Commentary for Shabbat Chol Hamo’ed Sukkot

12 Oct

This week’s parshah, the special reading for whenever Shabbat falls on Chol Hamo’ed (the intermediary days of Sukkot and Passover), seems to have very little connection to Sukkot. It tells the story of the aftermath of the sin of the Golden Calf, wherein Moses pleads with God to spare the Israelites despite their transgression, and God does so, then commands Moses to carve new tablets to replace the originals (which Moses had thrown down in anger upon seeing the people worship the Golden Calf), to serve as a symbol of the reforging of the covenant between God and the Jewish People. Sukkot is only mentioned in passing, first in 34:22, and then again in the next verse as one of the three pilgrimage festivals. Passover, the other holiday where this parshah is read, is mentioned several times, and some of its laws are laid out. Even the remaining pilgrimage festival, Shavuot, on which this parshah is not even read, gets more attention to paid to it than Sukkot does, as one of its important mitzvot, the bringing of the first fruits to the Temple, is noted. Sukkot, though, is only mentioned in passing, and none of its unique commandments are mentioned.

One of these commandments that are not mentioned by this week’s parshah is the mitzvah of eating in a sukkah. Because we are fulfilling a mitzvah, we try to make our meals on the sukkah more joyous and festive than any regular old meal would be. One of the ways that we do this is by inviting guests to eat with us in our sukkah, so we invite our friends and family to celebrate the holiday with us, and we perform the mitzvah of hachnasat orchim (welcoming guests).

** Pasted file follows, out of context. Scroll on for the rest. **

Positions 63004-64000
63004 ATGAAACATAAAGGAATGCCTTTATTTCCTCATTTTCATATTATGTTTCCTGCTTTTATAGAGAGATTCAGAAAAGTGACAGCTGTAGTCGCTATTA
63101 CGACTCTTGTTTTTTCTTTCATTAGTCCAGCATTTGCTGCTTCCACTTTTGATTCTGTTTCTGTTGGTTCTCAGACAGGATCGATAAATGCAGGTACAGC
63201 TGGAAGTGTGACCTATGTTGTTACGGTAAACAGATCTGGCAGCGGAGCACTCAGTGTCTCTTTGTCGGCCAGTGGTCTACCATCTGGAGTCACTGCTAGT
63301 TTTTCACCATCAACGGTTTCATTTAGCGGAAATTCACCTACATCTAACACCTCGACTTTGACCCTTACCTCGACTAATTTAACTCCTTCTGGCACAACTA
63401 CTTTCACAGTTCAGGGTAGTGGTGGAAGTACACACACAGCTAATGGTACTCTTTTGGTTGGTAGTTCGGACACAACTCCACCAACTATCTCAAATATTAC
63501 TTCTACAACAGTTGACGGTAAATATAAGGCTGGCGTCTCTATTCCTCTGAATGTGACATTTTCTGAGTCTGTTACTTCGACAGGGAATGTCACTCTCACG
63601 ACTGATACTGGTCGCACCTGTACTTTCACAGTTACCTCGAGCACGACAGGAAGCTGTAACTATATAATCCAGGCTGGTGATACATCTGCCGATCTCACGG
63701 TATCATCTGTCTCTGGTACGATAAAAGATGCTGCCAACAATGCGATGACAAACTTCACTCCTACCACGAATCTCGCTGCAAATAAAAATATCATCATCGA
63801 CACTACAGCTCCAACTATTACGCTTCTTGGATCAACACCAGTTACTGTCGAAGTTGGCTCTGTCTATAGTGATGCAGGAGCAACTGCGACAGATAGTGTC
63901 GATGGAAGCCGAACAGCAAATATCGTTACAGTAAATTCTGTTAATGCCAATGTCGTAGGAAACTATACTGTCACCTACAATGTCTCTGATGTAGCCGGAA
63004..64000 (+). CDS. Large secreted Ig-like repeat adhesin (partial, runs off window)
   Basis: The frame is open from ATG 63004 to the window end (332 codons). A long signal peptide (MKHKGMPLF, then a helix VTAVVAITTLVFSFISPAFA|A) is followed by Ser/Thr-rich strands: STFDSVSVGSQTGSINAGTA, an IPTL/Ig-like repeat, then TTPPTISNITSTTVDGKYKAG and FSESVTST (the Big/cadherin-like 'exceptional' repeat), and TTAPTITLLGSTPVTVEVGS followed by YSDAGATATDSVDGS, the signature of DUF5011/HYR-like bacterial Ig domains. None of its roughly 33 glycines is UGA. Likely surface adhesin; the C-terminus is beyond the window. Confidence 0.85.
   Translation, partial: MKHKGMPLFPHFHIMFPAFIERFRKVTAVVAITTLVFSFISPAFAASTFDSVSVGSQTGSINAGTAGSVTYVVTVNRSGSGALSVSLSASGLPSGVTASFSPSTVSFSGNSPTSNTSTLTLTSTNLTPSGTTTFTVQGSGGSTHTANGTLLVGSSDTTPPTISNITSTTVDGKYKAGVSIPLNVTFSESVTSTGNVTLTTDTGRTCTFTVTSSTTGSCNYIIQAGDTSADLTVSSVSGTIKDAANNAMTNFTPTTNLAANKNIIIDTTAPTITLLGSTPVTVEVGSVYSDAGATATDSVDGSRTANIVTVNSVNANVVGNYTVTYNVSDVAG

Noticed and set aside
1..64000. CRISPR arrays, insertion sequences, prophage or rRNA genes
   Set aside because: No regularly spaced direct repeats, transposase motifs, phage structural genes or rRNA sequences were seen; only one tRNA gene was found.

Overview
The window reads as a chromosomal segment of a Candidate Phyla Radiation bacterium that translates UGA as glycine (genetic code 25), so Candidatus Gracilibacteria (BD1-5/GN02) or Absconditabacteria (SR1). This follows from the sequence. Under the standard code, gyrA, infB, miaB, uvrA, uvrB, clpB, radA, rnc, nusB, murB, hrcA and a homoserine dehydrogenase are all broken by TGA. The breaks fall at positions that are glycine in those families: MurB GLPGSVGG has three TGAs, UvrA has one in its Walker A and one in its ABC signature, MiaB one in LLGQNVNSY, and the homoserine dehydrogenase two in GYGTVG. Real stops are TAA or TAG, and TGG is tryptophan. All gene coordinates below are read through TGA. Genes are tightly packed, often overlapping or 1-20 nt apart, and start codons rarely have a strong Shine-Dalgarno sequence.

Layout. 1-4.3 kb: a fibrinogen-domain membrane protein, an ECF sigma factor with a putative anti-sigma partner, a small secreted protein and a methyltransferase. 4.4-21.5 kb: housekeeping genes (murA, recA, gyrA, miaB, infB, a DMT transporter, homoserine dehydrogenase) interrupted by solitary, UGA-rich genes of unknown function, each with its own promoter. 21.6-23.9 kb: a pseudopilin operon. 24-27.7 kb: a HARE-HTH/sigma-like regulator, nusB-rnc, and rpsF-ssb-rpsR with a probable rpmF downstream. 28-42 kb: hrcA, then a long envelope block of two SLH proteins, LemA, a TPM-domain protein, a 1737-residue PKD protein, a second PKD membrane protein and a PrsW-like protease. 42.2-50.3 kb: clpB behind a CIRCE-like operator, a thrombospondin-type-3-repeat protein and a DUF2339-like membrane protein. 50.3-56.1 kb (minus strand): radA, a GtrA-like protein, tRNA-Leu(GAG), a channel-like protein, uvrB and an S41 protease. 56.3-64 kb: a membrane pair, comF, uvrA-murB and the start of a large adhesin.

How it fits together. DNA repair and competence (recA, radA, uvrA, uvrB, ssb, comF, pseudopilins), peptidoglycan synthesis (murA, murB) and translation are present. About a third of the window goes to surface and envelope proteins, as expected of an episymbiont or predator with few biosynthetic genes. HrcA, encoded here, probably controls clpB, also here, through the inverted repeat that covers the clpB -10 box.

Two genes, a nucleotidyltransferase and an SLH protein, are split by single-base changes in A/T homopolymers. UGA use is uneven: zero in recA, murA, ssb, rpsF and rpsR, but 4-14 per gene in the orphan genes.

In addition to our flesh-and-blood guests, there is also the custom to welcome spiritual guests into our sukkah. These seven great heroes of our past, Abraham, Isaac, Jacob, Joseph, Moses, Aaron, and David, collectively know as the ushpizin, are welcomed into our sukkah each night of the holiday, with each taking a night to be the special guest of honor. This custom is first mentioned in the Zohar (103b-104a), which also tells us that the portion of food that would be reserved for the guest of honor should be given to the poor. Abba Shaul teaches that we can glorify God by acting as God does. Just as God as God takes care of the poor, so should we take care of the poor. Just as God visits the sick, so too should we visit the sick. Just as God is forgiving, so too should we try to be forgiving.